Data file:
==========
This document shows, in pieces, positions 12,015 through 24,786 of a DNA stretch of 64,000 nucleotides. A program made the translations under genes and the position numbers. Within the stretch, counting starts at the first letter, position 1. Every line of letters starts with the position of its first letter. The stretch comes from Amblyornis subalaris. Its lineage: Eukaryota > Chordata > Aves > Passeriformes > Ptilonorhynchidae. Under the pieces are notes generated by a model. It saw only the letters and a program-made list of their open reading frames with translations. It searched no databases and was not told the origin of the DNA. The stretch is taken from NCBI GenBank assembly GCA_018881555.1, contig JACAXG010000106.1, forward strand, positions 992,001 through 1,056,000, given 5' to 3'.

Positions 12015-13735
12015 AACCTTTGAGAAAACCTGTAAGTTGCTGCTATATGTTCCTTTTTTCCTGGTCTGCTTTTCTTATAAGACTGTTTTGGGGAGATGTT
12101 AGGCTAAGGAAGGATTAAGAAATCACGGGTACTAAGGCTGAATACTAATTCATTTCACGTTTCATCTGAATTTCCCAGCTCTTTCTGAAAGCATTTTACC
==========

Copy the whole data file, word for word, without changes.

This document shows, in pieces, positions 12,015 through 24,786 of a DNA stretch of 64,000 nucleotides. A program made the translations under genes and the position numbers. Within the stretch, counting starts at the first letter, position 1. Every line of letters starts with the position of its first letter. The stretch comes from Amblyornis subalaris. Its lineage: Eukaryota > Chordata > Aves > Passeriformes > Ptilonorhynchidae. Under the pieces are notes generated by a model. It saw only the letters and a program-made list of their open reading frames with translations. It searched no databases and was not told the origin of the DNA. The stretch is taken from NCBI GenBank assembly GCA_018881555.1, contig JACAXG010000106.1, forward strand, positions 992,001 through 1,056,000, given 5' to 3'.

Positions 12015-13735
12015 AACCTTTGAGAAAACCTGTAAGTTGCTGCTATATGTTCCTTTTTTCCTGGTCTGCTTTTCTTATAAGACTGTTTTGGGGAGATGTT
12101 AGGCTAAGGAAGGATTAAGAAATCACGGGTACTAAGGCTGAATACTAATTCATTTCACGTTTCATCTGAATTTCCCAGCTCTTTCTGAAAGCATTTTACC